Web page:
Jed Blackburn of Cassels Brock & Blackwell LLP said the decision shows that “in order to be accepted, a resignation must first be clear and unequivocal and must objectively reflect an intention to resign when viewed in the entire context.”
“Factors such as an employee’s emotional/mental distress, history with the company, age, financial circumstances, job prospects and the manner of resignation may all be considered in determining whether a resignation was truly voluntary,” he said in an email to Legal Feeds.
Nicole Simes, who represented Simmons da Silva, said she could not provide comment.
The New Year could bring a steady increase in hiring for Canada’s legal landscape, according to a new survey.
|Sara Lutecki, division director of Robert Half Legal, says in-house legal departments are looking to take on more work themselves.|
“In-house legal departments especially are looking to take on more of the work themselves as opposed to outsourcing. Because of that law firms have to be more competitive to offer more,” says Sara Lutecki, division director of Robert Half Legal.
“So they want the top talent with each… it’s a lot harder for them to retain that top talent. So that’s why they have to add a little bit more.”
The survey canvassed 150 lawyers in hiring positions, half of which are employed at law firms with 20 or more employees and the other half are in-house lawyers at companies with more than 1,000 employees.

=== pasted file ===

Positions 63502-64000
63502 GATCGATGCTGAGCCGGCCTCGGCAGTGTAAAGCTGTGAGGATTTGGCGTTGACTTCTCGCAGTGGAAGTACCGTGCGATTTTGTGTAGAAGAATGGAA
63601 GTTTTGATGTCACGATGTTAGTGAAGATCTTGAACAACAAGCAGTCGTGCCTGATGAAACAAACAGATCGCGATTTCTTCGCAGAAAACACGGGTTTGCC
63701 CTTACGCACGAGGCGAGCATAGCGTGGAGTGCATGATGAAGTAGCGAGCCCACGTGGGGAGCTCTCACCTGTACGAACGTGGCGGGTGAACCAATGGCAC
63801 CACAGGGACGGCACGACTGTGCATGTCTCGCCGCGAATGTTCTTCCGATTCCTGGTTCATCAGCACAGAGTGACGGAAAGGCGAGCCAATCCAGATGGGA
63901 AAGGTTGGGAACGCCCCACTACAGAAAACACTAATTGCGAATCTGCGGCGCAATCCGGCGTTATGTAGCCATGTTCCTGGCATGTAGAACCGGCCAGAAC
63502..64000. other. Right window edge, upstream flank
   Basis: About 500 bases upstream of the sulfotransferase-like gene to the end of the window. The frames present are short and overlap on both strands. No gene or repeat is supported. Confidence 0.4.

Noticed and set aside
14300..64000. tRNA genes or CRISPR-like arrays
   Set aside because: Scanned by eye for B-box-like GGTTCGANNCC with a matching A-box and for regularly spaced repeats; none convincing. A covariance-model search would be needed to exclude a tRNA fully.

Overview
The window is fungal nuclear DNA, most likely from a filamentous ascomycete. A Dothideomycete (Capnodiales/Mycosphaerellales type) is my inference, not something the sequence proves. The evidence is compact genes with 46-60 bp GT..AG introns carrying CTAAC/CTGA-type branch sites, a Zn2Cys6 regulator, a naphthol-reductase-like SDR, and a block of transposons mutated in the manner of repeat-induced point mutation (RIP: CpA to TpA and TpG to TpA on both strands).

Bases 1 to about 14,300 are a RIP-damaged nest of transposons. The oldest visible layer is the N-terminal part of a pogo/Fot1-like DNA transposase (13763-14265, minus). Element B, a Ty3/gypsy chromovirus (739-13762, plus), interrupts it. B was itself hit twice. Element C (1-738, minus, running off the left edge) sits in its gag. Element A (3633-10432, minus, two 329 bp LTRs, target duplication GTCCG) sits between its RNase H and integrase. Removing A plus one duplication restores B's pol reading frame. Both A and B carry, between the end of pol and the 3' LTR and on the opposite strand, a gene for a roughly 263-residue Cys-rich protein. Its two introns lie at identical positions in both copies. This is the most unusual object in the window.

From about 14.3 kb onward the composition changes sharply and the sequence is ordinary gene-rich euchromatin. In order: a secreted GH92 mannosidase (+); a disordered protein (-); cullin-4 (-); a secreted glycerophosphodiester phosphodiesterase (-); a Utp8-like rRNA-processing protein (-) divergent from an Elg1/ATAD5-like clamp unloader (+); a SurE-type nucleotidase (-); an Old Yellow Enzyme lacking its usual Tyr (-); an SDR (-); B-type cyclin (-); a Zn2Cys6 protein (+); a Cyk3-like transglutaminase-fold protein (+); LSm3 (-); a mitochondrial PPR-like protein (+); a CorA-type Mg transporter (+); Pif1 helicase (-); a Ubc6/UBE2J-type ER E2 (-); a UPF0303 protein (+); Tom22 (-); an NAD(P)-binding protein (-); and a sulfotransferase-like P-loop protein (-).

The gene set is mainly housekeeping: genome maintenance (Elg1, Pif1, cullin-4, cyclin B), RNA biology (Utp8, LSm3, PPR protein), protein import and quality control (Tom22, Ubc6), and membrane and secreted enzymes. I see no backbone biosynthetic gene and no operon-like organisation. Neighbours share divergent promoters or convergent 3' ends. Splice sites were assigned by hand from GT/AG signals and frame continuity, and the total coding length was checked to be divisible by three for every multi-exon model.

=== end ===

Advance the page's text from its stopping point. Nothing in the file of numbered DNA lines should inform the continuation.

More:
Of those surveyed, 48 per cent said they expect their organizations will maintain and fill vacated positions. Only 12 per cent said they expected a freeze on hiring and three per cent said they expect a reduction in positions.
The survey also found most new job opportunities are expected to come from litigation. When asked which practice area lawyers think the most new jobs will come from, 31 per cent of respondents said litigation and 26 per cent said corporate law.
The survey found respondents expected 14 per cent of the new legal jobs would be in real estate.
Lutecki says a rise in in-house legal departments taking on their own insurance defense likely accounts for some of the increase.
Warren Bongard, president and co-founder of ZSA Legal Recruitment, says the survey is fairly consistent with what he expects to see in the coming year, but he does not think the rise in litigation positions will come at big firms.
“I see more alternative options to getting litigation done,” he says.
Both Lutecki and Bongard say they expect a higher increase of real estate jobs than is reflected in the survey because of the ever-booming real estate industry.
“There’s been a shortage of well trained real estate lawyers in the country,” Bongard says.
The survey also found that 55 per cent of lawyers said finding skilled legal professionals is somewhat or very challenging. A further 33 per cent said they were concerned about losing lawyers to other opportunities in the next six months.
This may sound like welcome news to young lawyers looking for a job, but Lutecki says they have found most firms hiring are looking for highly skilled lawyers with at least five years of experience in areas such as commercial litigation and insurance defense.
“The one trend that we have seen firms do is hire on a project basis and that is to see what needs they have and if they do have an opening for a permanent position. I have had a lot of more junior lawyers start out in roles like that,” she says.